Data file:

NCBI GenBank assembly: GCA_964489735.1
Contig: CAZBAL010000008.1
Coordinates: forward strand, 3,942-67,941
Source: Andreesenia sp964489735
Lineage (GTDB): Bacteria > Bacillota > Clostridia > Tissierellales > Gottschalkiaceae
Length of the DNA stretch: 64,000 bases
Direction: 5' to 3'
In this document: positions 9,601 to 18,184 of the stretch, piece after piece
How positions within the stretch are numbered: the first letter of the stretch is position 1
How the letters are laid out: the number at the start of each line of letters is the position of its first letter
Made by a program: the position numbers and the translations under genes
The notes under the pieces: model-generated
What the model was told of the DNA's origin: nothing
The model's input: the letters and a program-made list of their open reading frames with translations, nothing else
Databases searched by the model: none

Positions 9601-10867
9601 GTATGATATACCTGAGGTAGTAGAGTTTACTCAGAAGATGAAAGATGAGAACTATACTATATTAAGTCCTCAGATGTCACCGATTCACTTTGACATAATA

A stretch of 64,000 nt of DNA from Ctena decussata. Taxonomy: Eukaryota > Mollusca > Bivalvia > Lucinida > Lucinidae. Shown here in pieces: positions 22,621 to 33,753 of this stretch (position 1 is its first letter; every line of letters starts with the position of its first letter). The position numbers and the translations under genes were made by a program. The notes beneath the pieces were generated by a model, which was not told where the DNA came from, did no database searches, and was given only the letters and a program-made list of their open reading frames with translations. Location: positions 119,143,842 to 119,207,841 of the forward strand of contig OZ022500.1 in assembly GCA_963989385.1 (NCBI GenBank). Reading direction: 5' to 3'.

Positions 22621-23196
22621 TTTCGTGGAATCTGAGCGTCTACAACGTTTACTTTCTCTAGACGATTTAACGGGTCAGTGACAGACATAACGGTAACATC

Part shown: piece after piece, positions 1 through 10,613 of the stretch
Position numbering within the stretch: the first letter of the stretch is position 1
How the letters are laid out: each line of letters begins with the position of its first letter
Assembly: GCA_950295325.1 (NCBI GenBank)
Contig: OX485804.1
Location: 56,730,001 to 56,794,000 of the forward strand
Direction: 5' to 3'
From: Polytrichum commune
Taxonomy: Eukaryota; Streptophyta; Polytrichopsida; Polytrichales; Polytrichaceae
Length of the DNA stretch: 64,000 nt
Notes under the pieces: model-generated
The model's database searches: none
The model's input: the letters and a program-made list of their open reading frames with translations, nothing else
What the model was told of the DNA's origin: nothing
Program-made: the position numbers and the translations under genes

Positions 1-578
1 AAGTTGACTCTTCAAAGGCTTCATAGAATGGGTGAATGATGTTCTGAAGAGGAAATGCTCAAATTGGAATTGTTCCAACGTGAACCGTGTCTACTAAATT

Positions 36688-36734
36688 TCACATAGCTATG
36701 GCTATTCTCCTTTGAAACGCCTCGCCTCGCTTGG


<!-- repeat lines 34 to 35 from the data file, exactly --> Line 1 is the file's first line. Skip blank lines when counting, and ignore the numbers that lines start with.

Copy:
What the model was told of the DNA's origin: nothing
Program-made: the position numbers and the translations under genes